Never let it be said that growing older is an impediment to creativity. Some have said that our imagination, as children, is like a wide tunnel gradually narrowing as we move through life. This, for some, may be true. It doesn’t apply to Sam Green. The Australian born singer, musician, and songwriter began exploring his passions at an early age and has continued to evolve long past the point where other performers and creative spirits fall into staid rehashing and inconsistency. His latest release fourteen song release Which Way Left? is packed with an assortment of tightly composed songs and equally focused performances illustrating how he continues to work at or near the peak of his considerable powers. It’s a bracing reminder of how continuing to pursue one’s passions deep into life can invigorate the heart and engage listeners of any age.
The opener “Dandeong Ranges” sets a mighty tone for everything following it. Green’s weathered vocals might take some getting used to for those more devoted to smooth singers, but there’s a depth of soul in his simple conveyance of the song’s lyric. The spare writing hits just the right note mixing concrete imagery with generalities capable of communicating with any listener. The acoustic guitar is straight forward and the accompanying violin adds an understated melodic touch to the performance. The second song, “Eli”, is an anguished meditation on betrayal with a particularly impassioned vocal, quasi-flamenco style acoustic guitar flourishes, and some cutting mandolin lines further sweetening the stew. His distinctive humor comes through on the song “Google Me” but, as in other similar examples on the album, the humor is always tinged with a touch of melancholy. These are deceptively simple songs transformed by his graceful talent for mixing a variety of emotions and never calling too much attention to the fact.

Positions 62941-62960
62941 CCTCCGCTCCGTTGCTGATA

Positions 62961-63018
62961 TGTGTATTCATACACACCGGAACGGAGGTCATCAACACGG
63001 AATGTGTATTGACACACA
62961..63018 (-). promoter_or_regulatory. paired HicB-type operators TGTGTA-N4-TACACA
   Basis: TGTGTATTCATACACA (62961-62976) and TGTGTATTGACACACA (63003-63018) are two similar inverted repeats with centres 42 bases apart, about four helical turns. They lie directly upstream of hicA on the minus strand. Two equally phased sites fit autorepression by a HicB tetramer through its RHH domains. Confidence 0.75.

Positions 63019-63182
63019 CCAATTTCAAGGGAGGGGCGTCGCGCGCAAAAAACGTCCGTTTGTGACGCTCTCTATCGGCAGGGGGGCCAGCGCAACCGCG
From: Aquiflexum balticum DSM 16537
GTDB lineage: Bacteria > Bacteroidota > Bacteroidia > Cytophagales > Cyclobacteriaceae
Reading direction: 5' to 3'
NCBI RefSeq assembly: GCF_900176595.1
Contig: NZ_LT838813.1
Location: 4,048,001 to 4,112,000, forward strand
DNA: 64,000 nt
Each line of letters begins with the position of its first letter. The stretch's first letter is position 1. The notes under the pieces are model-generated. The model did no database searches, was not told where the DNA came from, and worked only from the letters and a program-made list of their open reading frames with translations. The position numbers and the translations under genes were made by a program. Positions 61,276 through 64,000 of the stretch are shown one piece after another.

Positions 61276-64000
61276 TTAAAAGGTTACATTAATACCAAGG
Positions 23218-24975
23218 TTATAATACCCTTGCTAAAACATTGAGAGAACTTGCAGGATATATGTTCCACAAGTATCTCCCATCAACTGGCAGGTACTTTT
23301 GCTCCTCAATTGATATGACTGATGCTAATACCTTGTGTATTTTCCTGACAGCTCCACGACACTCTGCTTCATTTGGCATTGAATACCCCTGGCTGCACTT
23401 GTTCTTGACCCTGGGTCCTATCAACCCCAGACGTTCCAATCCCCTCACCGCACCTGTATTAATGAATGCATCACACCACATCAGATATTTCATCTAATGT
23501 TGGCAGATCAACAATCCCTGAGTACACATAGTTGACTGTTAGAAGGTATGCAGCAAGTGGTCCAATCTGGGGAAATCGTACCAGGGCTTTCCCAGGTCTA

The sparkling wordplay defining the lyric of “Harry Ginagain” has an almost childlike quality, but there’s the same despair creeping around the edges we hear on the earlier “Google Me”. His gruff, nicotine wracked voice is no impediment to some wonderful phrasing – he never missteps and the twisting vocal lines have an intensely musical quality. The ironic romanticism in the song “I Want to Live in Australia” is also infused with genuine affection. You can hear it in every line of Green’s vocal and the repetitive nature of his lyric never grows tiresome. The rhymes are simple, but the song says much about the performer despite this. “Mist of the Desert” has a slightly ominous air, but he never lays on the mood too thick and there’s a fantastic amount of detail in the lyric that brings it into even sharper relief for the listener. The accompaniment, like every song on Which Way Left?, accomplishes much without ever over-exerting. Sam Green and the Time Machine have likely reached a new peak with this release and there’s a surprising lack of filler despite the extended track listing. This is a powerful artist with an intensely personal edge to his writing that never excludes the listener from his art.